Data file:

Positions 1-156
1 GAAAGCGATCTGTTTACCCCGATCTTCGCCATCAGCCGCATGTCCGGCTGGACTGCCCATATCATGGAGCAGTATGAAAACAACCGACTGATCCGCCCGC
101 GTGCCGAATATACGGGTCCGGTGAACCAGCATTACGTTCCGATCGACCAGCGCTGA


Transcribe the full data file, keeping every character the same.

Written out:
Positions 1-156
1 GAAAGCGATCTGTTTACCCCGATCTTCGCCATCAGCCGCATGTCCGGCTGGACTGCCCATATCATGGAGCAGTATGAAAACAACCGACTGATCCGCCCGC
101 GTGCCGAATATACGGGTCCGGTGAACCAGCATTACGTTCCGATCGACCAGCGCTGA